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BASF (1958) reported an acute oral ALD50 value of about 25 mg/kg for female rats. Pentacarbonyl iron was administered as an aqueous emulsion with 1% Traganth in concentrations of 2, 7.9, 15.9, 20.4, 25.1, 31.6, 40, 63 and 316 mg/kg. The toxic symptoms observed were unspecific. The animals were apethetic and atonic after application; breathing was accelerated and frequently intermittent. The lethal contaminated animals died not acutely, but within 1 - 4 days.

An acute oral ALD50 value of about 100 mg/kg were found for male and female mice when administered pentacarbonyliron as an aqueous emulsion with 1% Traganth (BASF, 1958).

An acute oral ALD50 value of about 20 mg/kg were found for rabbits when administered pentacarbonyliron as an aqueous (0.5 - 2%) dispersion with 1% Traganth (BASF, 1958).

An acute oral ALD50 value of about 100 - 200 mg/kg were found for cats when administered pentacarbonyliron as an aqueous (0.5 - 2%) dispersion with 1% Traganth (BASF, 1958).

Biodynamics (1988) reported an acute inhalation toxicity study of iron pentacarbonyl using rats. Male and female animals were offered vapour concentrations of 5.2, 17, 28 or 60 ppm (whole-body exposure). During the exposures, the most commonly noted signs of toxicity were labored breathing, closed eyes and reduced activity. Treatment-related signs were seen among the test substance-exposed animals especially at the 3 higher dose levels. These signs included labored breathing, rales, lacrimation and nasal discharge. Following the 60 ppm exposure, many of the animals were noted as cool to the touch. The control and 5.2 ppm animals showed minimal responses during this interval. Following the 3 higher exposure levels, signs similar to those seen immediately after exposure progressed and lead to complete mortality. Following 5.2 ppm exposure, a recovery was generally seen within a few days after exposure. The control animals showed the usual incidence of signs throughout the entire observation period. Various observations of discolored tissues and edema of the lungs were noted in spontaneously dying animals. These signs are not uncommon in animals which died prior to exsanguination. Red lungs and turbinates were also noted among the animals that were sacrificed. The relation to treatment of these findings is equivocal on the basis of gross examination only. Neurologic examination: A treatment-related pattern was seen during the first 2 days after exposure at the 3 high levels. The most common finding was flaccidity of body tone on the day after exposure. The 60 ppm animals also showed flaccidity of limb tone, decreased to pinch, righting and startle reflex, and ataxia. The control and 5.2 ppm animals were comparable. The acute inhalative LC50 value was found to be 10 ppm (= 0.08 mg/l) for male and female rats.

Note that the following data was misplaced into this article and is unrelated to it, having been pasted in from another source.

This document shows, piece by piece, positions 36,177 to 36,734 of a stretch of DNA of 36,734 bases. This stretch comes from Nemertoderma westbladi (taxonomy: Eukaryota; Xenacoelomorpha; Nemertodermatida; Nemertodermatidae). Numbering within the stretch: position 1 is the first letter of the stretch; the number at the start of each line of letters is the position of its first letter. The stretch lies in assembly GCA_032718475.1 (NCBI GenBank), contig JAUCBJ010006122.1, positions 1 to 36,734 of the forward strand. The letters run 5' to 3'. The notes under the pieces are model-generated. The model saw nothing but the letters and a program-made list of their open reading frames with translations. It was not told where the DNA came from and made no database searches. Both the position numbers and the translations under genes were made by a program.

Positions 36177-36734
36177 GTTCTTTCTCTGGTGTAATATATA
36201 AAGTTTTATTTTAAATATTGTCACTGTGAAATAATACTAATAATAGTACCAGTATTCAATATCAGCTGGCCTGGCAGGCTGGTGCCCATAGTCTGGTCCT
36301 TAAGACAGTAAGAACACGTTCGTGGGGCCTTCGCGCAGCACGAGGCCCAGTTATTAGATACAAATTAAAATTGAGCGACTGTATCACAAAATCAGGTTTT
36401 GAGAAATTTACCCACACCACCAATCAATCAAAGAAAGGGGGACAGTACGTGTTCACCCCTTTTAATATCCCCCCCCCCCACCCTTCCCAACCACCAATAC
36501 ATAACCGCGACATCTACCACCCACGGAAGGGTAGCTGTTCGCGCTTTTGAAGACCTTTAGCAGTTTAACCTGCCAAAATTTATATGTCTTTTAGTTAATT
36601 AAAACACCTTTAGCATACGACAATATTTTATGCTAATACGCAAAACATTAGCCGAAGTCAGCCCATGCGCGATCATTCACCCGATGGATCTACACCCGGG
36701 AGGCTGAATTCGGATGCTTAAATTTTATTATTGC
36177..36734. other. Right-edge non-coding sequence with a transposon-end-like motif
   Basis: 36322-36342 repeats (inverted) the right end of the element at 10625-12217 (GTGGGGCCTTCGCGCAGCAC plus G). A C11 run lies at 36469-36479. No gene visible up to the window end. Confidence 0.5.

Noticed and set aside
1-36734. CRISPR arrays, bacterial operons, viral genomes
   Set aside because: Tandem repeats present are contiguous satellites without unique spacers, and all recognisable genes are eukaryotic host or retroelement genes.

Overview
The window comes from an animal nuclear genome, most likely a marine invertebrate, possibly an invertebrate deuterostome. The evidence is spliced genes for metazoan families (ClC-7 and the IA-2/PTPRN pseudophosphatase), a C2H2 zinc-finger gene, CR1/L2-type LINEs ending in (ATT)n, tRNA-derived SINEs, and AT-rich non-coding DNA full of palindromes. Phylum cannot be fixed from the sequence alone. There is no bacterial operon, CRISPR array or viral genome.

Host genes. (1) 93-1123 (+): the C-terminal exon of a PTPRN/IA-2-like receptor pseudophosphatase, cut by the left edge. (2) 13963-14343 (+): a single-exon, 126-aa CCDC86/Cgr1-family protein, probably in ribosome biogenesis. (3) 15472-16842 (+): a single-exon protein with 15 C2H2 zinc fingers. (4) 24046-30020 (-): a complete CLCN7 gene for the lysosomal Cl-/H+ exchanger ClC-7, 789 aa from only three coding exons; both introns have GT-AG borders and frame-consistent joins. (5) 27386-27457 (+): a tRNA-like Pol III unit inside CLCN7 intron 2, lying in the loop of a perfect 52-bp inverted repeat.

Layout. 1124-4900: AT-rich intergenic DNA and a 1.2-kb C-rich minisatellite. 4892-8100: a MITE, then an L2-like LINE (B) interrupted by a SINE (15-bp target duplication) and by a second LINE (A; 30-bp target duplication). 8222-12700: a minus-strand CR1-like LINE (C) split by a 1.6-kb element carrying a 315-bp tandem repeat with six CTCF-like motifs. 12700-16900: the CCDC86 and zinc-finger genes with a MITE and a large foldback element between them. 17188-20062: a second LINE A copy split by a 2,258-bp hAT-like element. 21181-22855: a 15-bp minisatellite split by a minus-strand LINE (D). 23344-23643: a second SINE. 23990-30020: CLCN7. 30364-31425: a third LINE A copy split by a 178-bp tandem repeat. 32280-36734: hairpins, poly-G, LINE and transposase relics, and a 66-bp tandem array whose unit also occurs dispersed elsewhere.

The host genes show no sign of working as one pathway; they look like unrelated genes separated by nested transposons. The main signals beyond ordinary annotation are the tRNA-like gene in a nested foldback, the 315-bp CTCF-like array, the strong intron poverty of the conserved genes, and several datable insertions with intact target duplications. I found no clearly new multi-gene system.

Biodynamics (1989) reported an acute dermal LD50 value of 56 - 170 mg/kg for male and female rabbits. Single doses of 50, 125, 190 or 250 mg/kg were administered undiluted to the clipped skin of the trunk. The majority of abnormal signs occurred between 1 and 4 days after dosing and frequently occurred as ante-mortem abnormalities in animals that died. These signs included respiratory abnormalities (hyperpnea, dyspnea, hypoactivity, cyanosis, a blue tint to the iris and poor food consumption). With the exception of one male in the 190 mg/kg group, which continued to exhibit hyperpnea, cyanosis, emaciation and poor food consumption for most of the post-dose period, all surviviors were free of significant abnormalities within 5 days after dosing. The majority of the sacrificed animals showed discoloration of the lungs. Although this is not an uncommon finding in laboratory rabbits, the high incidence suggests a possible relationship to the test substance administration. Other observations were unremarkable.

Justification for classification or non-classification

Classification proposal for acute oral toxicity according EU criteria: T+ and R28. GHS criteria: Fatal if swallowed (Cat. 2)

Classification proposal for acute inhalation toxicity according to EU criteria: T+ and R26. GHS criteria: Fatal if inhaled (Cat. 1)

Classification proposal for acute dermal toxicity according to EU criteria: T and R24. GHS criteria: Fetal in contact with skin (Cat. 2)